Jon Russell was Asia Editor for The Next Web from 2011 to 2014. Originally from the UK, he lives in Bangkok, Thailand. You can find him on T Jon Russell was Asia Editor for The Next Web from 2011 to 2014. Originally from the UK, he lives in Bangkok, Thailand. You can find him on Twitter, Angel List, LinkedIn.
Digital note-taking service Evernote was forced to reset its 50 million-plus users’ passwords after suffering an unauthorized breach on March 2. Today, less than three months on from that incident, it is beefing up account security measures with three new measures, including two-factor authentication, which will initially go live to its premium users.
In the aftermath of the March hack, the company promised that two-step authentication would introduced for all registered users “later this year” and the security measure — which uses SMS to verify the identity of a user — is being introduced, alongside ‘access history’ and ‘authorized applications’ measures.
The two-step verification — a variant of which was adopted by Twitter just last week — is the headline feature, and it will work in the same way that it does with Google and other services, as the company explains:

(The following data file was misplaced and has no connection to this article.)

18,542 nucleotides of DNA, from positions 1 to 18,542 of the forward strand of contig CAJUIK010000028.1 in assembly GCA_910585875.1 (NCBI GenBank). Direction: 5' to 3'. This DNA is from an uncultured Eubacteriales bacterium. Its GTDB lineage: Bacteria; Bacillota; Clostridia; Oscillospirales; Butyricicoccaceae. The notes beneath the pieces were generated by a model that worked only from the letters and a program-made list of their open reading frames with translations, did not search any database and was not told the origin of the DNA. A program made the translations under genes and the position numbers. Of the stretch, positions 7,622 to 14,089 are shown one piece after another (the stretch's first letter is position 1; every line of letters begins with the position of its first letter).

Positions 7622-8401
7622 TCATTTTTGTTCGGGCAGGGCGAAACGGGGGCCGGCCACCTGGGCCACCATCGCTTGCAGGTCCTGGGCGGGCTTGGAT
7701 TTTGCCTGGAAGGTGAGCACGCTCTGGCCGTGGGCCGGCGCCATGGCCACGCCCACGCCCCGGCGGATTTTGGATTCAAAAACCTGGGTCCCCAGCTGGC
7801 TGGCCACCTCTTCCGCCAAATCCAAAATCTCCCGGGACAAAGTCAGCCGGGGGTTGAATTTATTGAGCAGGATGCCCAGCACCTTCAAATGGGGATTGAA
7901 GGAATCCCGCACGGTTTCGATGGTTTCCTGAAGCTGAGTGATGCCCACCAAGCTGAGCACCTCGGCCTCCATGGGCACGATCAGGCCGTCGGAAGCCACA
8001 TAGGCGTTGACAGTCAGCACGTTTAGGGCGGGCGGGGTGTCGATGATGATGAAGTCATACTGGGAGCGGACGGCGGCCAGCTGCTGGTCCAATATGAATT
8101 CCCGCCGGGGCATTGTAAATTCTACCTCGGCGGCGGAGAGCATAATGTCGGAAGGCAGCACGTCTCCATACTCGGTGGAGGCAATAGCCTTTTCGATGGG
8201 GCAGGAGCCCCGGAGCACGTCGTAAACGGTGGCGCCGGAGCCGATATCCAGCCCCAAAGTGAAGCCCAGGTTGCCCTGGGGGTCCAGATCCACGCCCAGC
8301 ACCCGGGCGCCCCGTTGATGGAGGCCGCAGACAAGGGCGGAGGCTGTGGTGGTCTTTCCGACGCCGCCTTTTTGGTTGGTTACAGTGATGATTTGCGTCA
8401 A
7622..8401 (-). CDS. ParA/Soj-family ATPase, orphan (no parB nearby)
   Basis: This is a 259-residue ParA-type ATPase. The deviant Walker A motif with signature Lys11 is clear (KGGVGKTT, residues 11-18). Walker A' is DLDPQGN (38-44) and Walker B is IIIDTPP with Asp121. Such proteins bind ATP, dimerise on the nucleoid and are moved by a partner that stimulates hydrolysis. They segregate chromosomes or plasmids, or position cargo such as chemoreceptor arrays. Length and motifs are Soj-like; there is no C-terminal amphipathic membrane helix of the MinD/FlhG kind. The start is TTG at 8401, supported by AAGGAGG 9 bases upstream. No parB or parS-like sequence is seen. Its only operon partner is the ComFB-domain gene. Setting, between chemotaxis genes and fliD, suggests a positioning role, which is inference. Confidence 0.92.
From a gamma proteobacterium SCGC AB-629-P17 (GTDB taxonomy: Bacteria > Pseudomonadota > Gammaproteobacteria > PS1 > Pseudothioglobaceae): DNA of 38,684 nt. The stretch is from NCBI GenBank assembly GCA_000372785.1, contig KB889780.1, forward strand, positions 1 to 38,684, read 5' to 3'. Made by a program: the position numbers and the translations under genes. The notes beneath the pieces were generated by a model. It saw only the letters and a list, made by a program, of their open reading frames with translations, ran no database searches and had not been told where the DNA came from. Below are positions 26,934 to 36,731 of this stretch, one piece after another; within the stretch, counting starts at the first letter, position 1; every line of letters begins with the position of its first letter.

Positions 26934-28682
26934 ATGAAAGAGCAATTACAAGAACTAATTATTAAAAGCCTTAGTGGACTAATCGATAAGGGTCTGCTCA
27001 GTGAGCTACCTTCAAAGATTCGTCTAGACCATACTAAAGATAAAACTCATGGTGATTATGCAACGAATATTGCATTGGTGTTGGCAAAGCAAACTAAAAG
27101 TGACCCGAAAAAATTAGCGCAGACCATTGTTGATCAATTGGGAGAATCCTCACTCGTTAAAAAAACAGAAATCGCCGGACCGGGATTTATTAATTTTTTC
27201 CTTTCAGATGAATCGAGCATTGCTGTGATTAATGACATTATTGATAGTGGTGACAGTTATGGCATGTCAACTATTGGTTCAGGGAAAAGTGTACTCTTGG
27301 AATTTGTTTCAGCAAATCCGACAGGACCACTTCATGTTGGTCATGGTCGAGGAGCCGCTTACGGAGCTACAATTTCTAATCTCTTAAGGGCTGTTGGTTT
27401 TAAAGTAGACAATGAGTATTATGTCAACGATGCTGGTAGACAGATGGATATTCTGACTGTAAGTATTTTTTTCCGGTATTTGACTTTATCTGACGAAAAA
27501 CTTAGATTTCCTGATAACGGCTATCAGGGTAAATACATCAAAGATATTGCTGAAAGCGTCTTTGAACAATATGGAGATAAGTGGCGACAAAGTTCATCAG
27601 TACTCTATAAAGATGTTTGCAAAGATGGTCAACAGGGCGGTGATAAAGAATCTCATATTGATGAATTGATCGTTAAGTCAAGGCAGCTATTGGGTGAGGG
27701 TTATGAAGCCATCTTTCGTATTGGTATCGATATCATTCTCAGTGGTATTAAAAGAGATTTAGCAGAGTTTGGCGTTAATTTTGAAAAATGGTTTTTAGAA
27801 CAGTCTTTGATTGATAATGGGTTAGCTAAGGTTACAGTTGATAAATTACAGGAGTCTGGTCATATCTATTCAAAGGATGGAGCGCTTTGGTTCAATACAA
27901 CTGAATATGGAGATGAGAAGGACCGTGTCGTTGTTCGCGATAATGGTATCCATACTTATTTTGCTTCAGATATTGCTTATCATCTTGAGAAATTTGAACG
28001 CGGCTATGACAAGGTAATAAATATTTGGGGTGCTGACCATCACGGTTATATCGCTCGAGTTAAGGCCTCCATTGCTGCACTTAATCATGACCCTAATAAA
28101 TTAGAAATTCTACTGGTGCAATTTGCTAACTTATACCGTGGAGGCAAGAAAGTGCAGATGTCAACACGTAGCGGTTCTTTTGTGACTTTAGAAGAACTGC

Two-step verification adds an additional security step to logging in to an Evernote account, and ensures that the person logging into Evernote is the rightful owner of that specific account. The login process with two-step verification enabled requires a username, password and unique code that’s sent to the user’s cell phone, generated by the Google Authenticator app or printed out by the user in advance.
Adding more steel to that protection, access history lets users to keep track of the locations from which they have logged into Evernote from, thus alerting them if their account has been accessed by a third-party.
Authorized Applications is an equally important addition since support for Evernote is baked into an increasing number of services. The feature gives users a clear view of which services are coupled to Evernote and full control to disconnect any that they did not authorize themselves, or wish to have decoupled.
The company says it will bring these security features to all users “in the near future”, explaining that it has chosen to trial them among Evernote Premium users because “are the most engaged” and able to provide quality feedback.
“With feedback from our Premium users, we’ll be best prepared to address questions and concerns as we continue the roll out to our larger user base,” the company said in a blog post.
You’re probably familiar with the concept, but here are some screen shots of the new two-factor security system in action.
Headline image via Maksim Kabakou / Shutterstock
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